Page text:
(B) TYPE: amino acid (D) TOPOLOGY: linear

(ii) MOLECULE TYPE: protein

(xi) SEQUENCE DESCRIPTION: SEQ ID NO:5:

Asp Arg He Cys Thr Asn Cys Cys Ala Gly Thr Lys Gly Cys Lys Tyr 1 5 10 15

Phe Ser Asp Asp Gly Thr Phe Val Cys Glu Gly Glu Ser Asp Pro Arg 20 25 30

Asn Pro Lys Ala Cys Thr Leu Asn Cys Asp Pro Arg He Ala Tyr Gly 35 40 45

Val Cys Pro Arg Ser Glu Glu Lys Lys Asn 50 55 (2) INFORMATION FOR SEQ ID NO:6:

(i) SEQUENCE CHARACTERISTICS:

(A) LENGTH: 58 amino acids

(B) TYPE: amino acid (D) TOPOLOGY: linear

(ii) MOLECULE TYPE: protein

(xi) SEQUENCE DESCRIPTION: SEQ ID NO:6:

Asp Arg He Cys Thr Asn Cys Cys Ala Gly Thr Lys Gly Cys Lys Tyr 1 5 10 15

Phe Ser Asp Asp Gly Thr Phe Val Cys Glu Gly Glu Ser Asp Pro Arg 20 25 30

Asn Pro Lys Ala Cys Pro Arg Asn Cys Asp Pro Arg He Ala Tyr Gly 35 40 45

He Cys Pro Leu Ala Glu Glu Lys Lys Asn 50 55

(2) INFORMATION FOR SEQ ID NO:7:

(i) SEQUENCE CHARACTERISTICS:

(A) LENGTH: 58 amino acids

(B) TYPE: amino acid (D) TOPOLOGY: linear

(ii) MOLECULE TYPE: protein

(xi) SEQUENCE DESCRIPTION: SEQ ID NO:7:

Asp Arg He Cys Thr Asn Cys Cys Ala Gly Lys Lys Gly Cys Lys Tyr 1 5 10 15

Phe Ser Asp Asp Gly Thr Phe Val Cys Glu Gly Glu Ser Asp Pro Lys 20 25 30

Asn Pro Lys Ala Cys Pro Arg Asn Cys Asp Gly Arg He Ala Tyr Gly 35 40 45

He Cys Pro Leu Ser Glu Glu Lys Lys Asn 50 55 (2) INFORMATION FOR SEQ ID NO:8:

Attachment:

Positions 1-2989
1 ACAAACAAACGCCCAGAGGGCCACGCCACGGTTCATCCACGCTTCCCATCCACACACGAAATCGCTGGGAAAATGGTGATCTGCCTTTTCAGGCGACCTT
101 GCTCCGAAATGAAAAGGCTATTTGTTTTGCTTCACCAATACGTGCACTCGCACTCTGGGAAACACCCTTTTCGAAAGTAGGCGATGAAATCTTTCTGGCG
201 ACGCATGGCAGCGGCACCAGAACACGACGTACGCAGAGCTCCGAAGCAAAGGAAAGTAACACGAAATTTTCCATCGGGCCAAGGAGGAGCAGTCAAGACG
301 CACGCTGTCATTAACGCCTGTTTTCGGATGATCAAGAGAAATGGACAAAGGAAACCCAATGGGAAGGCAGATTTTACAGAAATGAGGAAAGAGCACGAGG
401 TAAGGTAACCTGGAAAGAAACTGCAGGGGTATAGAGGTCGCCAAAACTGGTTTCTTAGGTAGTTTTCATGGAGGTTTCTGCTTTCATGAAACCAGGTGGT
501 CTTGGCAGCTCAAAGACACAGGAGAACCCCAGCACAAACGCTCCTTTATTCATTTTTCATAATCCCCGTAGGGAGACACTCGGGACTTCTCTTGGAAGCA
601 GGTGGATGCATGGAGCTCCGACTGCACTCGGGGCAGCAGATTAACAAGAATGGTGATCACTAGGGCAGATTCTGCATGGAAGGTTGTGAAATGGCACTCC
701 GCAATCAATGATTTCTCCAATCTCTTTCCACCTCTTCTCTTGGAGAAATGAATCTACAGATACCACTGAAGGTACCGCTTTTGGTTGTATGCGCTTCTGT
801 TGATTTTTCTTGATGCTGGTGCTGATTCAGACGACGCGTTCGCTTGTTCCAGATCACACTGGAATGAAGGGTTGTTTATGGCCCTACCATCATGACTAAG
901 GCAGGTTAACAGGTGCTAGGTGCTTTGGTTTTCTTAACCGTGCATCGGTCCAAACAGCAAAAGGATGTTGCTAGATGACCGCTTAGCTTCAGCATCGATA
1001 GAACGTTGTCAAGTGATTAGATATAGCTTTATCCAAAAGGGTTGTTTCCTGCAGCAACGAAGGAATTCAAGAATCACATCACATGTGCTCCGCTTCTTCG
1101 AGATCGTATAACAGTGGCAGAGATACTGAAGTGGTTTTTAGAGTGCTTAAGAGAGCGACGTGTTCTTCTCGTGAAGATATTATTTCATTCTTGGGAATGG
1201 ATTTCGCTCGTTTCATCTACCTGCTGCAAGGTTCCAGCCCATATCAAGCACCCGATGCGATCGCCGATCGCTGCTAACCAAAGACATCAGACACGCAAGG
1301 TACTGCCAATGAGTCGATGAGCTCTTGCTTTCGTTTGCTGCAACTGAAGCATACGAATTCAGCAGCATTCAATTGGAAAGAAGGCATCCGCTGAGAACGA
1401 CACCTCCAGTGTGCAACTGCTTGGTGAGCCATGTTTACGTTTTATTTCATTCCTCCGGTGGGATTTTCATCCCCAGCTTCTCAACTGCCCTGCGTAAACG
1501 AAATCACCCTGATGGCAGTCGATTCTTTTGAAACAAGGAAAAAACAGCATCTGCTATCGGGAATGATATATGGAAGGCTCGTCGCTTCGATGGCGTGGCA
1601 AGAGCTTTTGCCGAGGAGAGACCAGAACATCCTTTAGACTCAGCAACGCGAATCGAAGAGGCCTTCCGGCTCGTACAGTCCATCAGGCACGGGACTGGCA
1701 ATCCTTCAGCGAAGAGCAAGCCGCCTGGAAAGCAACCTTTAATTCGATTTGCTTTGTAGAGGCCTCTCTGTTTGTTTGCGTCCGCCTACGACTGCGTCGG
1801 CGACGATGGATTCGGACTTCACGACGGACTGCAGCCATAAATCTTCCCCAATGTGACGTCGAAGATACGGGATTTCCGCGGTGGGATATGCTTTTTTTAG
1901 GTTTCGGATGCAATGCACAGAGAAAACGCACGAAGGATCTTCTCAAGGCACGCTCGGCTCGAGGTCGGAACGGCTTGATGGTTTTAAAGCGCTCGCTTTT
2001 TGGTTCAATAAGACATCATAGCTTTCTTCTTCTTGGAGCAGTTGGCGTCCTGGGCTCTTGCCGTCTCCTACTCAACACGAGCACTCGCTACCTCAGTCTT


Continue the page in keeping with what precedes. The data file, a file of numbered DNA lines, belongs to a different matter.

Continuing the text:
(i) SEQUENCE CHARACTERISTICS:

(A) LENGTH: 58 amino acids

(B) TYPE: amino acid (D) TOPOLOGY: linear

(ii) MOLECULE TYPE: protein

(xi) SEQUENCE DESCRIPTION: SEQ ID NO:8:

Asp Arg He Cys Thr Asn Cys Cys Ala Gly Lys Lys Gly Cys Lys Tyr 1 5 10 15

Phe Ser Asp Asp Gly Thr Phe Val Cys Glu Gly Glu Ser Asp Pro Lys 20 25 30

Asn Pro Lys Ala Cys Pro Arg Asn Cys Asp Gly Arg He Ala Tyr Gly 35 40 45

He Cys Pro Leu Ser Glu Glu Lys Lys Asn 50 55

(2) INFORMATION FOR SEQ ID NO:9:

(i) SEQUENCE CHARACTERISTICS:

(A) LENGTH: 58 amino acids

(B) TYPE: amino acid (D) TOPOLOGY: linear

(ii) MOLECULE TYPE: protein

(xi) SEQUENCE DESCRIPTION: SEQ ID NO:9:

Asp Arg He Cys Thr Asn Cys Cys Ala Gly Lys Lys Gly Cys Lys Tyr 1 5 10 15

Phe Ser Asp Asp Gly Thr Phe Val Cys Glu Gly Glu Ser Asp Pro Arg 20 25 30

Asn Pro Lys Ala Cys Pro Arg Asn Cys Asp Gly Arg He Ala Tyr Gly 35 40 45

He Cys Pro Leu Ser Glu Glu Lys Lys Asn 50 55 (2) INFORMATION FOR SEQ ID NO:10:

(i) SEQUENCE CHARACTERISTICS:

(A) LENGTH: 54 amino acids

(B) TYPE: amino acid (D) TOPOLOGY: linear

(ii) MOLECULE TYPE: protein

(xi) SEQUENCE DESCRIPTION: SEQ ID NO:10:

Asp Arg He Cys Thr Asn Cys Cys Ala Gly Lys Lys Gly Cys Lys Tyr 1 5 10 15

Phe Ser Asp Asp Gly Thr Phe He Cys Glu Gly Glu Ser Glu Tyr Ala 20 25 30

Ser Lys Val Asp Glu Tyr Val Gly Glu Val Glu Asn Asp Leu Gin Lys 35 40 45

Ser Lys Val Ala Val Ser 50

(2) INFORMATION FOR SEQ ID NO:11: (i) SEQUENCE CHARACTERISTICS:

(A) LENGTH: 13 amino acids

(B) TYPE: amino acid

(C) STRANDEDNESS: single

(D) TOPOLOGY: linear (ii) MOLECULE TYPE: peptide

(xi) SEQUENCE DESCRIPTION: SEQ ID NO:11:

Asp Arg He Cys Thr Asn Cys Cys Ala Gly Thr Lys Gly 1 5 10

(2) INFORMATION FOR SEQ ID NO:12: (i) SEQUENCE CHARACTERISTICS:

(A) LENGTH: 13 amino acids

(B) TYPE: amino acid

(C) STRANDEDNESS: single

(D) TOPOLOGY: linear (ii) MOLECULE TYPE: peptide

(xi) SEQUENCE DESCRIPTION: SEQ ID NO:12: